Story by Chris Graham
You don’t hear a lot of Republicans talking about health-care reform.
“And I don’t know why that is, because one of the things that I believe in very strongly is that one of state government’s most important responsibilities is making sure that we have a system of health care in Virginia where health care is accessible and affordable for every Virginian,” Republican Party lieutenant-governor nomination candidate Bill Bolling said Wednesday during a campaign stop in Fishersville, where he talked up his ideas for reform of the state health-care system.
Bolling’s health-care plan focuses on tort reform aimed at lowering the cost for physicians to do business, tax credits for employers who provide long-term care insurance for employees and increased attention on responsible health-care budgeting.
“We’re very fortunate in Virginia to have a great system of health care, but we have some challenges,” Bolling said at a news conference held in the foreground of Augusta Medical Center.
The biggest challenge, said Bolling, a Central Virginia state senator, “is making sure that physicians are available in every corner of rural Virginia.”
“There are some parts of rural Virginia that are still having a hard time getting doctors and dentists and other health-care providers. We need to find ways to make sure that we have health care available at the local level in rural parts of Virginia,” Bolling said.
The senator has endorsed a medical-malpractice reform plan authored by Del. Ben Cline, R-Rockbridge, that calls for a $250,000 cap on the recovery of noneconomic damages that Bolling said would take the pressure off doctors who have a hard time finding malpractice insurance – and affording malpractice insurance.
“The result of that is that a lot of doctors in those high-risk specialties are leaving the practice of medicine. We need to reform our tort system to keep that from occurring,” Bolling said.
Bolling has also endorsed legislation authored by Del. Steve Landes, R-Weyers Cave, that would provide tax credits equal to 10 percent of the costs of long-term care insurance premiums purchased by employers for employees – up to a $5,000 annual maximum.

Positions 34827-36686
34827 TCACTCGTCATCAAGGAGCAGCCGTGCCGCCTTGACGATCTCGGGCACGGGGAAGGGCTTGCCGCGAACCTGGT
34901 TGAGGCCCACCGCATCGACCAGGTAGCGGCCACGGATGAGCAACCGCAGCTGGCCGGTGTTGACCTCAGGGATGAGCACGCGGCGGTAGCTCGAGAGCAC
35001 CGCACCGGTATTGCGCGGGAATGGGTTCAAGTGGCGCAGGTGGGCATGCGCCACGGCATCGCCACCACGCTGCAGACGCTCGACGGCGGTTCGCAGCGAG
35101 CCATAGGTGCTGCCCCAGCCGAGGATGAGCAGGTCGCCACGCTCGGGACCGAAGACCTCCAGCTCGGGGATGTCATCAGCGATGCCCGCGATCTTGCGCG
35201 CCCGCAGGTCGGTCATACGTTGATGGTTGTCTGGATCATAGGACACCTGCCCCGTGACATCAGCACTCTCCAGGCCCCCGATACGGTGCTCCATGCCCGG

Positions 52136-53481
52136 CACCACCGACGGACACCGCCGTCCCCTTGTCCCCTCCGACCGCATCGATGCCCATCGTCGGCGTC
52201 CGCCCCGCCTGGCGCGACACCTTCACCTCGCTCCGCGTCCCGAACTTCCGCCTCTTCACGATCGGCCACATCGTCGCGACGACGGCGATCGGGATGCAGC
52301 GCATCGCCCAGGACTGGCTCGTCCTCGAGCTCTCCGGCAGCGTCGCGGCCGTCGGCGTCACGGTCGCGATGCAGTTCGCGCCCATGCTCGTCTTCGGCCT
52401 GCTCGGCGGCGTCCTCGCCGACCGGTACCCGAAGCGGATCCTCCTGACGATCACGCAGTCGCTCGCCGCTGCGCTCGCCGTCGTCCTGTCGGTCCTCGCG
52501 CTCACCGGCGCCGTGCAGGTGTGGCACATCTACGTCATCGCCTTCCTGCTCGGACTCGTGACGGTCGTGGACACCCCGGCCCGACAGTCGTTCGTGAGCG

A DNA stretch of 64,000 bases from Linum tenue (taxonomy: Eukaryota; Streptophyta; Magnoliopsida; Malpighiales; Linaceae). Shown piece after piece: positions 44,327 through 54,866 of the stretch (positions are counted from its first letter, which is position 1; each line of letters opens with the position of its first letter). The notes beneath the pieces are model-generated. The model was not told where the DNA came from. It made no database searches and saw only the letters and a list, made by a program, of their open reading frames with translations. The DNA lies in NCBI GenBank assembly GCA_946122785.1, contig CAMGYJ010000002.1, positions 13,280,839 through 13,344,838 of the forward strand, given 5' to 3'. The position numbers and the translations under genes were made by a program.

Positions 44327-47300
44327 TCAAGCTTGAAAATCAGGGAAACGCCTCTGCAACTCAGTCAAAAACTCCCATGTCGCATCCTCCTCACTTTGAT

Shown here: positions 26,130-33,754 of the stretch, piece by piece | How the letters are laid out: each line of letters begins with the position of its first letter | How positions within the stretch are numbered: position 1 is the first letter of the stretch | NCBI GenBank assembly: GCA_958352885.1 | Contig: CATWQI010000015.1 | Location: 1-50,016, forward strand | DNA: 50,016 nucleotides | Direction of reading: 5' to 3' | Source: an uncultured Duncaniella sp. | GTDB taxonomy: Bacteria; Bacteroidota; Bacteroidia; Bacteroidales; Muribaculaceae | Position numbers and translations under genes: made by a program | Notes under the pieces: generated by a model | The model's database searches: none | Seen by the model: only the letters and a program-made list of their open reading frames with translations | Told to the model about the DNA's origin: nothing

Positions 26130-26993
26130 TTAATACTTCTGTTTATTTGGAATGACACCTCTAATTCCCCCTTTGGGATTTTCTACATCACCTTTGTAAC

“We need to do more to deal with the problem of the uninsured. We need to make sure that we can provide basic health-care coverage for Virginians,” Bolling said.
“We need to encourage small businesses and enable and empower small businesses to be able to afford health insurance for their employees. And we need to encourage families to purchase long-term care insurance,” Bolling said.
“The reason that I like the tax-credit idea is that it’s not a cost, per se, to the state. It’s not an expenditure. What it is is a tax benefit to the taxpayer that specifically encourages them to purchase long-term care insurance,” Bolling said. “So the state is collecting less because we’re providing a tax credit, but we’re not spending money for it. In the long run, I would argue that it saves us money, because when that individual turns 70 and has a health-care problem that requires him to go into a long-term care center, instead of turning to a Commonwealth to provide benefits that are inadequate yet very expensive, they’re going to turn to a private insurance company to provide better benefits at no cost to the taxpayers.
“In the long run, I think the revenues that the state would lose by providing the tax credits is more than offset by the benefit that we would gain by seeing the burden for long-term care shifted from the public sector to the private sector,” Bolling said. “We give the taxpayer a benefit in the process, and at the end of the day, they’re going to have a better program with better benefits.”